James Barry cut an impressive figure as a British military surgeon, working tirelessly to improve conditions for wounded soldiers around the globe. He worked with Florence Nightingale, performed the first successful cesarean section in Africa, and rose to the rank of inspector general of British military hospitals.

So when he died on July 25, 1865, the attendants were surprised to find he was a woman.

No one knows who she was, where she came from, or what led her to a career in military medicine. She’s buried in London under the alias she lived by.

See also Charley Parkhurst.

Fair Enough

A man of the name of Desjardins was tried on his own confession, for having admitted that he was an accomplice of Louvel, the assassin of the Duke de Berri. The case was clearly proved. Desjardins set up, as his defence, that he was so notorious for his falsehood, that nobody could give credit to a word he said, and produced a whole host of witnesses, his friends and relatives, who all swore to the fact with such effect, that he was declared Not Guilty.

Annual Register, 1822

Fair Enough

[Felix Malleolus] relates at large the proceedings instituted against some mosquitoes in the thirteenth century in the Electorate of Mayence, when the judge before whom they were cited granted them, on account of the minuteness of their bodies and their extreme youth, a curator and counsel, who pleaded their cause and obtained for them a piece of land to which they were banished.

— Sabine Baring-Gould, Curiosities of Olden Times, 1896

“A Christmas Pie of Ye Olden Time”

James, Earl of Lonsdale, sent a Christmas pie to King George III, which contained 9 geese, 2 tame ducks, 2 turkeys, 4 fowls, 6 pigeons, 6 wild ducks, 3 teals, 2 starlings, 12 partridges, 15 woodcocks, 2 Guinea fowls, 3 snipes, 6 plovers, 3 water-hens, 1 wild goose, 1 curlew, 46 yellow-hammers, 15 sparrows, 15 chaffinches, 2 larks, 4 thrushes, 12 fieldfares, 6 blackbirds, 20 rabbits, 1 leg of veal, half a ham, 3 bushels flour, and 2 stones of butter. It weighed 22 stones, was carried to London in a two horse wagon, and if it was not as dainty as the celebrated pie containing four-and-twenty blackbirds, which, when the pie was opened, began to sing, it was, at all events, a ‘dish to set before the king.’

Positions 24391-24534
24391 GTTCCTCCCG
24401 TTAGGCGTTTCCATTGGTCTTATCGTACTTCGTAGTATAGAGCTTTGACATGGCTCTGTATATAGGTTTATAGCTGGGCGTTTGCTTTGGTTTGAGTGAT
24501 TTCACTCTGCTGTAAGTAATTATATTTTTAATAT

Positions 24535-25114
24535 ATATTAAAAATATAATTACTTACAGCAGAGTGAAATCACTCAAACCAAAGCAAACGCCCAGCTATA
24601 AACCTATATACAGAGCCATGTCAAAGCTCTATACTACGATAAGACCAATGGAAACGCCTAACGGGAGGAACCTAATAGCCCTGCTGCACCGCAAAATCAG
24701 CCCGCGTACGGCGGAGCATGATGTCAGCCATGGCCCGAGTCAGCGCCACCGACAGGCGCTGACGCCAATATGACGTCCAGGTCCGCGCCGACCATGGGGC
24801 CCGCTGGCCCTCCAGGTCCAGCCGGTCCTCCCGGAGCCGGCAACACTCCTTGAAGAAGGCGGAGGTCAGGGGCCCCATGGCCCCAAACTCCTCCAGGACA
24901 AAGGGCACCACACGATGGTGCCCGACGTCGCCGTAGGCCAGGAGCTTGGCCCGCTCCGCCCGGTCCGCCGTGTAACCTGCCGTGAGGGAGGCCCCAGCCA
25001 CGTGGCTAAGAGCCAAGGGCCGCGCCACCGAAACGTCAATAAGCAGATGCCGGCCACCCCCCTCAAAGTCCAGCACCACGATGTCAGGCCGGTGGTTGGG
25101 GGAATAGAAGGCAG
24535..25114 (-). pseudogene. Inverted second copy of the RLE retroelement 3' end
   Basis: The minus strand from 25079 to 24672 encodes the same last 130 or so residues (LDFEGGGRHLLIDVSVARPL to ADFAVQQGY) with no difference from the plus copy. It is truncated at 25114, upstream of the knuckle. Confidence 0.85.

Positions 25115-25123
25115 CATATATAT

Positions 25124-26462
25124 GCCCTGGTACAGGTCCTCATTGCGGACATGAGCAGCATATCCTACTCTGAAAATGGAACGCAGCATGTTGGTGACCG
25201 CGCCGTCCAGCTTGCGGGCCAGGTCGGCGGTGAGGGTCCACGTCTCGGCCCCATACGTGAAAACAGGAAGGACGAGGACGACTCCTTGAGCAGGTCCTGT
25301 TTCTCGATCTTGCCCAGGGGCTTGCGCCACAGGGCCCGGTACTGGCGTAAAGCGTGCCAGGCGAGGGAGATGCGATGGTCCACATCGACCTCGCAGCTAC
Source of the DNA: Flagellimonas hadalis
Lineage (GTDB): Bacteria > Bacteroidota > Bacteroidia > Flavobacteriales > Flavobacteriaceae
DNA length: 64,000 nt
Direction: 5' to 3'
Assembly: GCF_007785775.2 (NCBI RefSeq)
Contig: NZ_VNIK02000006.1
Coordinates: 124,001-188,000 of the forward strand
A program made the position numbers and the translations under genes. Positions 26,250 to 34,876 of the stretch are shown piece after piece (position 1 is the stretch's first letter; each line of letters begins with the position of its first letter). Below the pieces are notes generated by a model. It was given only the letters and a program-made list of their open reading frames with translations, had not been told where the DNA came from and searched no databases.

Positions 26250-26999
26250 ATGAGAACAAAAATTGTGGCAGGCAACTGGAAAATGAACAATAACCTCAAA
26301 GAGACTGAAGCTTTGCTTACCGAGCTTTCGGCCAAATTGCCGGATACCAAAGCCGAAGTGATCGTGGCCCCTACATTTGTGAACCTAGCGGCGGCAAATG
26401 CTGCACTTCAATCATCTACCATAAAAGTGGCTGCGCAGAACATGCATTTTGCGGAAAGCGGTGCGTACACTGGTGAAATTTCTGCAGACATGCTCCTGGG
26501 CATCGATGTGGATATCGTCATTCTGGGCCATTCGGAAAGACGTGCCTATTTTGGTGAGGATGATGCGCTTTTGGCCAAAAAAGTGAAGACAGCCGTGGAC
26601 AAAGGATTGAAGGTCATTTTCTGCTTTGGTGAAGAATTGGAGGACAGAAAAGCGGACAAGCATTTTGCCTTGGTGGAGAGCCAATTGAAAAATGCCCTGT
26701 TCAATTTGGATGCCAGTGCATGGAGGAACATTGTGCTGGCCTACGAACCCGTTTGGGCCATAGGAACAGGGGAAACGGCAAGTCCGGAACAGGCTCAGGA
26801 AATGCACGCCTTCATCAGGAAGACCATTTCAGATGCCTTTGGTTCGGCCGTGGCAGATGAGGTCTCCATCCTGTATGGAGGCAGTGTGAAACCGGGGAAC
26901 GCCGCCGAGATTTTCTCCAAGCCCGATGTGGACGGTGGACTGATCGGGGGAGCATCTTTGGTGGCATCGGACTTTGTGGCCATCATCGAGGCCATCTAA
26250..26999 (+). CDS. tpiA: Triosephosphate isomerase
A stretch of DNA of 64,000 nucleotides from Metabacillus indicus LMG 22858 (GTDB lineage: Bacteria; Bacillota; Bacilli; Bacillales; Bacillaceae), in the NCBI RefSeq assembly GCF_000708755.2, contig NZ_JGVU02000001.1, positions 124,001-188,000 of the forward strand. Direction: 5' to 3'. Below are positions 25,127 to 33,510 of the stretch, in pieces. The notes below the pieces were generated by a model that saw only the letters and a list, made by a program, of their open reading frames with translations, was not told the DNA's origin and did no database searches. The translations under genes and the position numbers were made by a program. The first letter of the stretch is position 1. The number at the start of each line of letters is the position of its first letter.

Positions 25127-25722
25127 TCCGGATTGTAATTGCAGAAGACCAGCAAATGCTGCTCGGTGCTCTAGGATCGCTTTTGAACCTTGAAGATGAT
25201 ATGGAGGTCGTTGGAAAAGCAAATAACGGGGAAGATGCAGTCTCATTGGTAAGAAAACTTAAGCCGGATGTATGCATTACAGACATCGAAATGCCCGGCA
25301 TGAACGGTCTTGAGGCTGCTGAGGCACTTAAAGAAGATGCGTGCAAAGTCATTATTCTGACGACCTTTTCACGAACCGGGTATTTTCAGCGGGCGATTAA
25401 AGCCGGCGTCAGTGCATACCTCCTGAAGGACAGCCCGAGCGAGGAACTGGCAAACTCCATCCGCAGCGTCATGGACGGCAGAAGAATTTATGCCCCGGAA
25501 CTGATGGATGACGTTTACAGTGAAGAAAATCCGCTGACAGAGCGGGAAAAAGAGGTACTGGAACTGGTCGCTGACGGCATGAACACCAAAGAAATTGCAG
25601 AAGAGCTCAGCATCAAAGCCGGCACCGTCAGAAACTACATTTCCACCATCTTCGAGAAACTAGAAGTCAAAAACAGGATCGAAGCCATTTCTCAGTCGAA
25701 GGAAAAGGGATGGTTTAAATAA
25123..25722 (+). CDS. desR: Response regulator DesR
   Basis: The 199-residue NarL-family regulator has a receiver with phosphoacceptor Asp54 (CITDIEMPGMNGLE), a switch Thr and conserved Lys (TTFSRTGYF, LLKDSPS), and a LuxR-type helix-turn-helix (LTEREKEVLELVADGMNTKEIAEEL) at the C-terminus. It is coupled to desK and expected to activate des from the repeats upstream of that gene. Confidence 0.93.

Bizarre Notes & Queries, January 1886

Lex Talionis,M1

In 1386, the tribunal of Falaise sentenced a sow to be mangled and maimed in the head and forelegs, and then to be hanged, for having torn the face and arms of a child and thus caused its death. … As if to make the travesty of justice complete, the sow was dressed in man’s clothes and executed on the public square near the city-hall at an expense to the state of ten sous and ten deniers, besides a pair of gloves to the hangman.

— E.P. Evans, The Criminal Prosecution and Capital Punishment of Animals, 1906

“Walking Blindfolded”

Dennis Hendrick, a stone mason, sometime ago, for a wager of ten guineas, walked from the Exchange in Liverpool, along Deal-street to the corner of Byrom-street; being a distance of three quarters of a mile, blindfolded, and rolling a coach wheel. On starting, there were two plasters of Burgundy pitch put on his eyes, and a handkerchief tied over them to prevent all possibility of his seeing. He started precisely at half past seven in the morning, and completed his undertaking at twenty minutes past eight, being in fifty minutes.

Curiosities for the Ingenious, 1825

Do Us Part

Unfortunate marital grave inscriptions, collected by Susan Darling Safford in Quaint Epitaphs (1895):

Sacred to the memory of Anthony Drake,
Who died for peace and quietness sake.
His wife was constantly scolding and scoffing,
So he sought repose in a twelve dollar coffin.

Here lies my wife a sad slatterned shrew
If I said I regretted her I should lie too.

Within this grave do lie
Back to back my wife and I.
When the last trump the air shall fill,
If she gets up I’ll just lie still.

Here lies the body of Obadiah Wilkinson
And Ruth, his wife.
Their warfare is accomplished.

Here lies the body of Sarah Sexton
She was a wife that never vexed one.
But I can’t say as much for the one at the next stone.


Here lies Jane Smith,
Wife of Thomas Smith, Marble Cutter.
This monument was erected by her husband as a tribute
to her memory and a specimen of his work.
Monuments of this same style are two hundred and fifty dollars.


A razor company once invited George Bernard Shaw to shave his famous beard. He responded with a postcard:


I shall never shave, for the same reason that I started a beard, and for the reason my father started his. I remember standing at his side, when I was five, while he was shaving for the last time. “Father,” I asked, “Why do you shave?” He stood there for a full minute and finally looked down at me. “Why the hell do I?” he said.